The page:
Fraudulent loans in P2P – Omaraha example

One of the inherent risks of the lending business is the likelihood of fraud happening. People will always be motivated to try to get loans and not pay them back, and this isn’t something that’s limited to P2P – banks and other credit providers constantly try to improve their systems to stop fraud from happening.

However, when it comes to P2P a lot of portals have been rather tight-lipped about giving out any actual statistics for loan fraud, which is strange in the sense that it’s unlikely that no fraud has occurred. I remember from when I started out with Bondora, then the forums occasionally discussed some fraudulent applications, since back then it was possible to track the people you gave loans to because a lot of the borrower’s info was public.

Since then, when looking at Bondora defaults, then for quite a few you can see marked as “criminal proceedings started”, which implies fraud, whether it was giving false data, using someone else’s ID etc. For an investor this means that unless you are phenomenally lucky then you will at some point lose a bit of money to fraud.

Omaraha, the Estonian P2P portal had an interesting case happen, which hasn’t gotten a lot of attention, and to be honest if people weren’t diligent about their portfolios then I’m not sure if it ever would have been public info. Essentially, there was a dozen or so loans that were given out to Latvian borrowers, which in all likelihood used either fraudulent data or some other tricks to get through the system.

Obviously, it’s reasonable for Omaraha not to give out exact details which workaround was used to trick the system, but the fact being – in the range of 50 000 euros (+/- 10K) was lost to this one wave of fraud. Due to the way Omaraha’s system works, 80% of that will be absorbed by the recovery fund, and 20% will be lost for the investors. I was one of the people who managed to get lucky and hit quite a few of those loans with my autobidder, so I’ll be taking a loss in the range of 100 euros from this venture.

Now, why this is important other than the fact that it’s of course sad to lose the money; is the fact that this is an inevitable part of investing in to loans. No system is absolutely foolproof, and workarounds will be found. As an investor it’s your job to take that into account when planning your strategy  – the knowledge that at some point such losses may happen. For portals this is always something that would be nice to transparently explain, to provide investors with more confidence in the due diligence they do.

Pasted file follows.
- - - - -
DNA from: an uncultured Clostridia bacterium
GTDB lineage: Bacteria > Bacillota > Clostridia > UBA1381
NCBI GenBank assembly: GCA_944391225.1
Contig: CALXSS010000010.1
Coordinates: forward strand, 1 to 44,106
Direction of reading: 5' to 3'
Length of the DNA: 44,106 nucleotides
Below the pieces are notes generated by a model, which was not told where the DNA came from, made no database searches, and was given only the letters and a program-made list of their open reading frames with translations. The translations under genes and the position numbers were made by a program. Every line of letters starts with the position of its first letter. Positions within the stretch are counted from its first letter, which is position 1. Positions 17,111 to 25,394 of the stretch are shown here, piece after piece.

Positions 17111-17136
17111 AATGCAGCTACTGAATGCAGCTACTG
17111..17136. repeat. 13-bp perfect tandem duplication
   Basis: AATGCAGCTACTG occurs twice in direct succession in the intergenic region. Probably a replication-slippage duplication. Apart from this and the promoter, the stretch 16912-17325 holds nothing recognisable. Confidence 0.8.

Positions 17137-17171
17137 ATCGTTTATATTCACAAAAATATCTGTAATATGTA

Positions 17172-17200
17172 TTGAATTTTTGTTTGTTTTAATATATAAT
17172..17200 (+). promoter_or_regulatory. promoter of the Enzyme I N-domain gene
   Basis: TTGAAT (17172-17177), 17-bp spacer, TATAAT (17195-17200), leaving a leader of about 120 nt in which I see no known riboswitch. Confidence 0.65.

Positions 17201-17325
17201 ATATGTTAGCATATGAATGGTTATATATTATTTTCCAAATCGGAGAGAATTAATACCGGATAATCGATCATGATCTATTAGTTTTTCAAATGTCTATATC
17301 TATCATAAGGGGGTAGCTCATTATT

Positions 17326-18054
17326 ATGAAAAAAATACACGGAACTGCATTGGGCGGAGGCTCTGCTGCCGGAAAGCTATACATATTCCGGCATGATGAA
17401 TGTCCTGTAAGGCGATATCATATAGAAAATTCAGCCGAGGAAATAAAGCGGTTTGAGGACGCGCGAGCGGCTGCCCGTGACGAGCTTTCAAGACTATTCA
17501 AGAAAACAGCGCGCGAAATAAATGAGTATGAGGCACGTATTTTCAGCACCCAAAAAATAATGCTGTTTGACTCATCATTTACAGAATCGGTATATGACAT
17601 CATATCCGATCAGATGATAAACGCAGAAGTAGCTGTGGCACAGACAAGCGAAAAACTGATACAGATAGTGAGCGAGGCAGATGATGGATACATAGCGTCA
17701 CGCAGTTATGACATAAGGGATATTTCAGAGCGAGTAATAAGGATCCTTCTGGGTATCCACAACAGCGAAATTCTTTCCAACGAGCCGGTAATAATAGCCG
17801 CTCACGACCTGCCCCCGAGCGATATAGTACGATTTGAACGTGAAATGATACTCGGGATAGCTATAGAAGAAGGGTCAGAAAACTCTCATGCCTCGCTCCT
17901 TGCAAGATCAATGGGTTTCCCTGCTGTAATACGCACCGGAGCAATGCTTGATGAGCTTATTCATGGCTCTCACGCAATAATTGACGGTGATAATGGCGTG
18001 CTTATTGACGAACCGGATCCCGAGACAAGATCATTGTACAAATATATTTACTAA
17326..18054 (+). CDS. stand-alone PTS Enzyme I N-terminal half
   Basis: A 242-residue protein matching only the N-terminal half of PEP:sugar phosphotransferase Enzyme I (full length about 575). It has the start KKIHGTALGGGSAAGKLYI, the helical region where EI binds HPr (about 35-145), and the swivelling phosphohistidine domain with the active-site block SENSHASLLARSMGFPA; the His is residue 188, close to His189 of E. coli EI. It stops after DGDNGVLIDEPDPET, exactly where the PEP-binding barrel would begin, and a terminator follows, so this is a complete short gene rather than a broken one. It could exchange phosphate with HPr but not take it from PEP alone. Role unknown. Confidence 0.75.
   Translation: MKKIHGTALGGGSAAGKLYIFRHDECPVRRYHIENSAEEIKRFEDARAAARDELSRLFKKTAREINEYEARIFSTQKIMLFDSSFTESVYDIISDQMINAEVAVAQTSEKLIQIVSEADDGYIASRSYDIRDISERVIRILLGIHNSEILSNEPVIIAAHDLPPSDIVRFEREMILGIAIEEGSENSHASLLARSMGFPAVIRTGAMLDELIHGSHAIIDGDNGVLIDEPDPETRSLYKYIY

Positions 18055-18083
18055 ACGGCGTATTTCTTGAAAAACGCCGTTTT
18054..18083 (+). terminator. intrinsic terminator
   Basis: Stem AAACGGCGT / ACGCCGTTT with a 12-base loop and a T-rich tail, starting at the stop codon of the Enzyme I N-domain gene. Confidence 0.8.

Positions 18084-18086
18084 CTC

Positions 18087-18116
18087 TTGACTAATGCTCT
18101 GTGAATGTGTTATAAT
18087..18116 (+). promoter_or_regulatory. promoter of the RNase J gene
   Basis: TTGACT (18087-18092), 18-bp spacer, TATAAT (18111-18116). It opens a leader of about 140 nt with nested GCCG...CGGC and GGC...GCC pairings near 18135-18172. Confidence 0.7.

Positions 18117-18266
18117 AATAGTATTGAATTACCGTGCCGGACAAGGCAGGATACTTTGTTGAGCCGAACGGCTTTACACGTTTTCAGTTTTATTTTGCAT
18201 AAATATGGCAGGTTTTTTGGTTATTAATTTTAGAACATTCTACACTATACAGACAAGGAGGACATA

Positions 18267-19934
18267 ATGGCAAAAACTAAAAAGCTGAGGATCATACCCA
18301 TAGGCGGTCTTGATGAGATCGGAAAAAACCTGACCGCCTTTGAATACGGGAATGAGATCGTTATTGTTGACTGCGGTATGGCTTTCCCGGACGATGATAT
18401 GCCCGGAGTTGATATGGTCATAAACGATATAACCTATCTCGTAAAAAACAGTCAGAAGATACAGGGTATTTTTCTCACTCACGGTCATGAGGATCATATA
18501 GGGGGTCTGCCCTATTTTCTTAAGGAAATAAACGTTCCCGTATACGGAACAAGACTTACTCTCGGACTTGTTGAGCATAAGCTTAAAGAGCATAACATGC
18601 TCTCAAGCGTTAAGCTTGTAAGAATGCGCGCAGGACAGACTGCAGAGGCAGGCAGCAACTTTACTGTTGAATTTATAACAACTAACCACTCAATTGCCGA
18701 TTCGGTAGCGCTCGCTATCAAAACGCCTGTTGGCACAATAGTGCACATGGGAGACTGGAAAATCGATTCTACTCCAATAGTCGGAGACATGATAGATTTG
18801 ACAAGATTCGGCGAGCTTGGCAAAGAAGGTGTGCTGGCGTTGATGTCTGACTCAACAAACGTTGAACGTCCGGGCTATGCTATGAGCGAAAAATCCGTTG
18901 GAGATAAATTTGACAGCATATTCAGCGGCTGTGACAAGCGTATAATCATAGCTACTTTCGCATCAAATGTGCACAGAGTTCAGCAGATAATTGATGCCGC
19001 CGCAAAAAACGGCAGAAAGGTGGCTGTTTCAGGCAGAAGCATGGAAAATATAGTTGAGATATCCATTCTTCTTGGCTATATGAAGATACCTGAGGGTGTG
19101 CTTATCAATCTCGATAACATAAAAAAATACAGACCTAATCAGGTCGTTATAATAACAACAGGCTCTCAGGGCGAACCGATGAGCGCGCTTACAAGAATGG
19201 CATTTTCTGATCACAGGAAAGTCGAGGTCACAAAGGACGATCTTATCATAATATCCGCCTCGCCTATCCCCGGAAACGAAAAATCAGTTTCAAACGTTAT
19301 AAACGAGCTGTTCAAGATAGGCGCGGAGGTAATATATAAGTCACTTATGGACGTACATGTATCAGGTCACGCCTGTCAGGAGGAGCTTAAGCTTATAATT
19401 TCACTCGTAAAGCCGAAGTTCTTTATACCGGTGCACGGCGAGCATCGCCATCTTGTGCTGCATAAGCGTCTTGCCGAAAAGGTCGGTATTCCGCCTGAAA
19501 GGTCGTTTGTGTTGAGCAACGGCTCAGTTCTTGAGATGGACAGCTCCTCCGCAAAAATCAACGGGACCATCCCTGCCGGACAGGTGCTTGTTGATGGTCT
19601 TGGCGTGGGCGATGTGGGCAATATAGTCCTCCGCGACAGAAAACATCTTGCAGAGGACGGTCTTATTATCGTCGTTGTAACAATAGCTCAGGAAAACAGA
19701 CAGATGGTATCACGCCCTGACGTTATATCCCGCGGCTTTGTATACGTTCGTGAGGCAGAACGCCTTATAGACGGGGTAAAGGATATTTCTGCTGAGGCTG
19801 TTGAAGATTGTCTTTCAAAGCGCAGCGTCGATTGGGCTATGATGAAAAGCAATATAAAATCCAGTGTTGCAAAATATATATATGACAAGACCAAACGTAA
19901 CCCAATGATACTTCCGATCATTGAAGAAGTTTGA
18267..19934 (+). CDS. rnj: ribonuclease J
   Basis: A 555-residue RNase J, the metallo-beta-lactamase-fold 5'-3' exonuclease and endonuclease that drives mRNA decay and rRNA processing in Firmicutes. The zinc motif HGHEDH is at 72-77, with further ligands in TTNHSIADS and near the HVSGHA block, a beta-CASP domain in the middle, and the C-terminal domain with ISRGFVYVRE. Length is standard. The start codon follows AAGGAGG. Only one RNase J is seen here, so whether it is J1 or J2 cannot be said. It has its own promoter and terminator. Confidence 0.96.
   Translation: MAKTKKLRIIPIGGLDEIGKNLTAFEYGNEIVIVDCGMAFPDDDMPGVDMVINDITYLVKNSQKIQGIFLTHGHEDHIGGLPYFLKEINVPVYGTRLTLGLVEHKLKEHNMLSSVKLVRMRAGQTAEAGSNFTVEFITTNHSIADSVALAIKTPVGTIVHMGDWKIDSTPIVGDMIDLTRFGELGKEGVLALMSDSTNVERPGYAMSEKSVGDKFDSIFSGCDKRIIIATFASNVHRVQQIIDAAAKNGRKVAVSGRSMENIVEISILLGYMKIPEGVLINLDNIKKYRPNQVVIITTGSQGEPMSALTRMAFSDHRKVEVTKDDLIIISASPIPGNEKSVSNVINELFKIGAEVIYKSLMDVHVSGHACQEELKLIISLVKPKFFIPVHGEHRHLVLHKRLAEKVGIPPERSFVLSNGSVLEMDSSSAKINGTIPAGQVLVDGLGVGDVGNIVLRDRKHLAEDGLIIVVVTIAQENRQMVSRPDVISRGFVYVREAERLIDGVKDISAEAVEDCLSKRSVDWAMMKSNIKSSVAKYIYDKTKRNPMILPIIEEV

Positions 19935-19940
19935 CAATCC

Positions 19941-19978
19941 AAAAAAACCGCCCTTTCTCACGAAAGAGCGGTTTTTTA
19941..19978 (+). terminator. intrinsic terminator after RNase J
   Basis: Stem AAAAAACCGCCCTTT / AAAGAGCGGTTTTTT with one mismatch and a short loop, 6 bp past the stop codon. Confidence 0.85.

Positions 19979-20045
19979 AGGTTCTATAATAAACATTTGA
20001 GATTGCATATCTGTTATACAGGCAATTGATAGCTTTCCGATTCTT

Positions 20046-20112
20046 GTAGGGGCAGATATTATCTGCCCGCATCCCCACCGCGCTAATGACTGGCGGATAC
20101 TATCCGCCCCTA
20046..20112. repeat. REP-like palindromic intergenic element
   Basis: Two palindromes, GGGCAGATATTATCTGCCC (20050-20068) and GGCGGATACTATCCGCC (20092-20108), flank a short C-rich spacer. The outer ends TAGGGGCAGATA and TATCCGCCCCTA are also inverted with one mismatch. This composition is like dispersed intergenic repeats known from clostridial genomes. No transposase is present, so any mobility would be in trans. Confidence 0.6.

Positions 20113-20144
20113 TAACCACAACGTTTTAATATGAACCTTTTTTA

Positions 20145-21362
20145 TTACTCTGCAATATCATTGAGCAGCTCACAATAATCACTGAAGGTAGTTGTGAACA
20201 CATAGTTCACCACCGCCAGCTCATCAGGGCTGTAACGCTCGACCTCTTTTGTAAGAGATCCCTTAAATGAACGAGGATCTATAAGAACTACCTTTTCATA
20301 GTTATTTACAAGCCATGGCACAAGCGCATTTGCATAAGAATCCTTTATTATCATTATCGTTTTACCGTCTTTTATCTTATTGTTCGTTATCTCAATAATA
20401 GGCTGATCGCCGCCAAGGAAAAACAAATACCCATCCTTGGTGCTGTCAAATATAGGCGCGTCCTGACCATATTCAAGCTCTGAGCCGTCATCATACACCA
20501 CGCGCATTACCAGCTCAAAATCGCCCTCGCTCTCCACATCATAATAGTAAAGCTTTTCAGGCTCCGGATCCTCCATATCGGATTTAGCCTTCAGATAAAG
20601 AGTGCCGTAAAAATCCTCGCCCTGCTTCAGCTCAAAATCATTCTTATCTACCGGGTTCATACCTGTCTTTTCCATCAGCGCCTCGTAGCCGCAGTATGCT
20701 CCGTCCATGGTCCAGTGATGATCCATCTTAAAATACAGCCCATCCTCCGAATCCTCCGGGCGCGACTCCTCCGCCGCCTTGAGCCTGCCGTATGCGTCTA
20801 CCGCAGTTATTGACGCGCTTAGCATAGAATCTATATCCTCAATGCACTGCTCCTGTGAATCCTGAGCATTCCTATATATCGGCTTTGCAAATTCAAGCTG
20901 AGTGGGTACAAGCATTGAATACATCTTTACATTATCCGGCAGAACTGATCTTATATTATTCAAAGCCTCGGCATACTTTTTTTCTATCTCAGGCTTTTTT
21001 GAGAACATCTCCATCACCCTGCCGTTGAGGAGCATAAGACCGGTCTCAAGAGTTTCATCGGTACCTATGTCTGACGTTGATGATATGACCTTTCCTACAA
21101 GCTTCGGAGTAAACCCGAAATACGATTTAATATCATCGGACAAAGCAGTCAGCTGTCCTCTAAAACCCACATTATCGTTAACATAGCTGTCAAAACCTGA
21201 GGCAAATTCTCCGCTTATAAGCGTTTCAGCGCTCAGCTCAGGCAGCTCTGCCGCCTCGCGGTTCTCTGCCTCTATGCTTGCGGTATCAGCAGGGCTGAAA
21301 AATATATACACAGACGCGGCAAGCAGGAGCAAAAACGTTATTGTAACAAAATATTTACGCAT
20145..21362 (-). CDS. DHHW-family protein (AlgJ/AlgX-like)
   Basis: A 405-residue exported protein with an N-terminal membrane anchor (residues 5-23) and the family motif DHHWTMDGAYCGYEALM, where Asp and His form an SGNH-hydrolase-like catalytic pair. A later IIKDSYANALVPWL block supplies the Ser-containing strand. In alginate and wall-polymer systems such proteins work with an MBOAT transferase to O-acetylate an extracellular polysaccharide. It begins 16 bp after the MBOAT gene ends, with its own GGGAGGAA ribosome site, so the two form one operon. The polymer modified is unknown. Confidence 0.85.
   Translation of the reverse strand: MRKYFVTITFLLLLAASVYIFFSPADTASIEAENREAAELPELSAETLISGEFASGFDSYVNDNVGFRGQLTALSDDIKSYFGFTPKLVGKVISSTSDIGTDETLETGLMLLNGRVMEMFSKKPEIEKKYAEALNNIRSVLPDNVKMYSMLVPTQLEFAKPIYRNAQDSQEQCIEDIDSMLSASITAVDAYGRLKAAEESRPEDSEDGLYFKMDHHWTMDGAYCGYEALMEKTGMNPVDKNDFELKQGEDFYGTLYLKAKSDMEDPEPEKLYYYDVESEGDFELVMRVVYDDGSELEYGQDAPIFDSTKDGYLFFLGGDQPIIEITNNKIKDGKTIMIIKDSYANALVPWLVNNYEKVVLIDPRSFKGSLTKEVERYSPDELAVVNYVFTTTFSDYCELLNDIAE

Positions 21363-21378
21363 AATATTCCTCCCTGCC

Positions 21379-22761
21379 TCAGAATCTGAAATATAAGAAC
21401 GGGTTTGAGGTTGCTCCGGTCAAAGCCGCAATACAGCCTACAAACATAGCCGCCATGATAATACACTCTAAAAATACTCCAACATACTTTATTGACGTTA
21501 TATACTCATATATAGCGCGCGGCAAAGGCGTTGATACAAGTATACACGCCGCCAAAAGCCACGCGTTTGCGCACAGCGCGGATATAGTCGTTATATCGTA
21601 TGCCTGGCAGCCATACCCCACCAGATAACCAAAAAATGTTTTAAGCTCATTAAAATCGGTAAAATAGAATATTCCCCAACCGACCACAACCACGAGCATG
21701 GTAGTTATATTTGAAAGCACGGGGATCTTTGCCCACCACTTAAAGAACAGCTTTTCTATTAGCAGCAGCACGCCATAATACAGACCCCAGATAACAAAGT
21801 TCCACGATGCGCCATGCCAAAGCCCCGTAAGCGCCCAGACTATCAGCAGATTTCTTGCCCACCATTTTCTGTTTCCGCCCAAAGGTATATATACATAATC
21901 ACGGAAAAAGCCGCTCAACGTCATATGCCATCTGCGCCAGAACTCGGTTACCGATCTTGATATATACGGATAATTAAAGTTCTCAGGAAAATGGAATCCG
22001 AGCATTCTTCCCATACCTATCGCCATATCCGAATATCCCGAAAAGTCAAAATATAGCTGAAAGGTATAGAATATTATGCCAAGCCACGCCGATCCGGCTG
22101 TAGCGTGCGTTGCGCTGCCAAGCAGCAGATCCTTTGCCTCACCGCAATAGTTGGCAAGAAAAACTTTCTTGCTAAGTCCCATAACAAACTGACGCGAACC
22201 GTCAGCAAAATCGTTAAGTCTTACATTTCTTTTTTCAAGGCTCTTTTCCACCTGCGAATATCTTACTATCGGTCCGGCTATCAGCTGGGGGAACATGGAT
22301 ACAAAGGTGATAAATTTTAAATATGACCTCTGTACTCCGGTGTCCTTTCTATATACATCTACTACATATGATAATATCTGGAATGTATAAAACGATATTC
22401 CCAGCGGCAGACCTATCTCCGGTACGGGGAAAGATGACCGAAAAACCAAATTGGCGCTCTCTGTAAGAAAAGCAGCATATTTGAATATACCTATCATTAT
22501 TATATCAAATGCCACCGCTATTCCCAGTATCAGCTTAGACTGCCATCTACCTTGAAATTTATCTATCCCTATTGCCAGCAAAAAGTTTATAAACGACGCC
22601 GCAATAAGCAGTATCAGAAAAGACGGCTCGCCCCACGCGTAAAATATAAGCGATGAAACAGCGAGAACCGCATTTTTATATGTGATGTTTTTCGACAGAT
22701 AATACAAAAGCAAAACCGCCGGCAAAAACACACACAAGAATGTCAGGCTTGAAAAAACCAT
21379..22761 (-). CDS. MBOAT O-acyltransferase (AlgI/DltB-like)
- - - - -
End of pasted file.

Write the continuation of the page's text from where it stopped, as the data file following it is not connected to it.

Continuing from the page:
Twino BBG vs PG loans

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Twino has made an update in the loan product lineup they offer for investors, adding a new loan type “payment guarantee” to the previously existing “buyback guarantee” loan type. So what is the difference between the two?

As an investor…

For an investor payment guarantee allows for slightly more stable cash flow. Essentially when you used to invest into a loan, and it got delayed then the payment was made late when the BBG triggered. With the payment guarantee the idea is that the interest payments would always be made on time due to Twino taking a role in ensuring the payback. I’m honestly not sure how much of a difference it would be for most investors – the delay for BBG loans isn’t really that long most of the time.

However, this might be something that might encourage investors to lock their money into longer term loans since Twino is ensuring that regular interest payments happen. I’ve been allowing longer length loans into my portfolio for a while, and had no issues (a lot of them get bought back anyways, so there was no reason not to allow them in). Question now being though, which loans will be listed in the future with payback guarantee and which ones with buyback guarantee?

Another issue in addition to the potential loan lengths offered is the interest rates. It’s clear that the interest rates offered by Twino currently are a bit off, in the sense that there isn’t much difference between the short term (1 month) and the long term (24 month) loans. Payment guarantee is a potential tool that might allow them to differentiate between the two loan lengths, which is likely to result in the 1-month and other short term loan interest rates dropping (down to something like 7-8%).

As Twino…

The main benefit I see for Twino is twofold. Firstly, by encouraging investors to lock in their money into longer interest loans, it will allow them to manage incoming cashflow a lot better instead if having to rebalance it every month. I mean, as a CFO it must be much nicer to see steady predictions for the next 12-24 months instead of the next 1-3. Currently P2P investors are rather fickle, and switch between portals rather quickly.

Secondly, as mentioned, the potential interest rate drop. We’ve been seeing some testing on lowered interest rates in the previous weeks already, and clearly this trend is likely to continue. Since it’s obvious that there is enough of a supply of investors on the site (as evidenced by the fact that a lot of investors have cash piling up), then it’s reasonable for them to not overpay but to test what’s the sweet spot where they get enough financing, but don’t stop losing investors.

So the question is…

How long are the payment guarantee loans going to be? If they’re long term loans then it would make sense for them to keep their interest rate.

How high is the interest rate going to be? By providing investors with an extra layer of ‘security’, investors might be more relaxed about lower interest rates.